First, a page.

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  • Miriam Green

The New Kids on the Block


They’re he-ere! I can’t quite believe it. All the planning and agonizing has finally come to fruition. My parents are now officially my neighbors.

The noise of the move, boxes strewn across the floor, the unfamiliarity of her surroundings—all overwhelmed Mom. I took her to my house for several hours where we pet the cat, drank tea and read children’s books.

Mom wasn’t happy about returning to her new home, but when she saw my dad she visibly relaxed. The strangeness of the day must have worn her out because she agreed to go to sleep with little difficulty after dinner. Once she was sleeping, the rest of us, including my brother Simon, our lovely caregiver Sahli, and my husband Jeff, made a huge effort to unpack as much as we could. We knew that the more orderly her surroundings, the calmer she’d be.

Taking it all in, I actually cried tears of relief. They were finally here. When Simon showed me some of the family videos he’d put on my father’s computer, including one of Mom giving a speech at Simon’s daughter’s baby naming, we realized once again how devastating our loss; she was once a thoughtful and charming competent woman.

There was also a video of a visit Simon and my sister-in-law Sharon made to Israel in 1996. The camera was on Sharon reading to our two-year-old son, but I heard myself in the background berating Mom for some obscure annoyance. I cringed to hear myself interact with her.

As much as Mom has changed, I have changed, too—or at least I hope I have. Dealing with Mom has made me kinder and more open to individuals with handicaps. I pray that I have the continued patience to interact with Mom on a more loving basis, one in which her needs are recognized, and in which my annoyances are held at bay. As Joni Mitchell so aptly wrote, “Don’t it always seem to go that you don’t know what you’ve got ‘til it’s gone.”

Mom has not been quiet. She has stormed angrily about yelling obscenities, mostly at herself. I believe it’s her new, strange surroundings that are bothering her, which in itself is somewhat strange as she didn’t really remember her old, familiar surroundings either.

We will play this out one day at a time. As of now, my “Spidey” senses are tingling all the time, like a mother who goes about her day with part of her mind constantly preoccupied with how her children are doing. I will do what I can, and somehow we will find the balance of being together and being apart. Right now, especially with Simon here, I crave to be with them. We went shopping for a few odds and ends, and it felt right for the four of us to be together. There is something innately comforting in being with your nuclear family. And it only gets better because this weekend, all my kids will be home. I want them to see my parents as I see them—loving, generous, quirky, and oh so young at heart.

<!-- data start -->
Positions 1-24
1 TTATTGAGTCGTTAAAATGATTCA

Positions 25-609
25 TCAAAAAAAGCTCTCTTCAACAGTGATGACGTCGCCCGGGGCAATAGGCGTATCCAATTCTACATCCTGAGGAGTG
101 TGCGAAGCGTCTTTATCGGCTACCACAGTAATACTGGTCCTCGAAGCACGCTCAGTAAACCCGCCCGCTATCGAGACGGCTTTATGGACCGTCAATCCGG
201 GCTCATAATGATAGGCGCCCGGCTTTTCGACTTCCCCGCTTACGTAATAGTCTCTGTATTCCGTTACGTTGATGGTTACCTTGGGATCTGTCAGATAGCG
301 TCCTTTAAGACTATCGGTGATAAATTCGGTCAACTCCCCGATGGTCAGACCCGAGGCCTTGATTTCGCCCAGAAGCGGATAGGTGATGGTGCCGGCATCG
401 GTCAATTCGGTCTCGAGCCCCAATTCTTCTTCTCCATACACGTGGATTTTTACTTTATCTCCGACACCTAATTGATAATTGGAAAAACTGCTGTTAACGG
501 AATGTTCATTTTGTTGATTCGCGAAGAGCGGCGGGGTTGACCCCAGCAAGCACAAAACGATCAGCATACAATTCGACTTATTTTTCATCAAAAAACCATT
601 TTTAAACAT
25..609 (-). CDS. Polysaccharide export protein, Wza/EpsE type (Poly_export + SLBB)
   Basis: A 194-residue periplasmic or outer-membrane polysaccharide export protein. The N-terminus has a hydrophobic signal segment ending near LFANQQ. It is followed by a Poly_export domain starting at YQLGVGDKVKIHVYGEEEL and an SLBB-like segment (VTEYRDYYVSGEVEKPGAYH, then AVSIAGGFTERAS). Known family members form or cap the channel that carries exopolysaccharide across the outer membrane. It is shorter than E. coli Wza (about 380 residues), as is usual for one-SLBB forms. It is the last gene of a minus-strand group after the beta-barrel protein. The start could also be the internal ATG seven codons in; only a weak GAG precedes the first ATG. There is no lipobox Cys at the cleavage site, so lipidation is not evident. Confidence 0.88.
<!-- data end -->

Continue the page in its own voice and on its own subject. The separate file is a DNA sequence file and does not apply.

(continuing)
Welcome home to the new kids on the block!

I received a new gadget for my birthday, courtesy of my brother and sister-in-law. It’s a Sharper Image 4 in 1 Chop and Slice, a hand-operated contraption that chops anything in seconds (including fingers, if you’re not careful). I decided to use it to make an Israeli salad. It literally cut (pun intended) the prep time in about half.

I had always heard that Israeli salad was created in the early years of the state and popularized by kibbutzim as a way to compensate for not having any lettuce. It appears, however, that the basis for this chopped tomato and cucumber salad is actually a Palestinian rural salad, and exists in other cultures, too. Indians add ginger and finely chopped green chili peppers.

Israeli Salad

Being American, it was hard to switch to creating a tiny chopped salad that contained no lettuce. Even as fancier salads have gained popularity in Israeli restaurants, this “chopped salad,” is still preferred by many. I make it the way my kids enjoy it. I hope you do, too.

2 small tomatoes, diced

2 small cucumbers, diced

1 red pepper, diced

¼ onion, diced

1 Tbsp lemon juice

1 Tbsp olive oil

½ tsp crushed garlic

Parsley and mint to taste optional

Salt and pepper to taste

Directions:

Dice all vegetables and place in a bowl. Add lemon juice, oil and spices. Mix and serve.

#move #anger #salad #israelisalad

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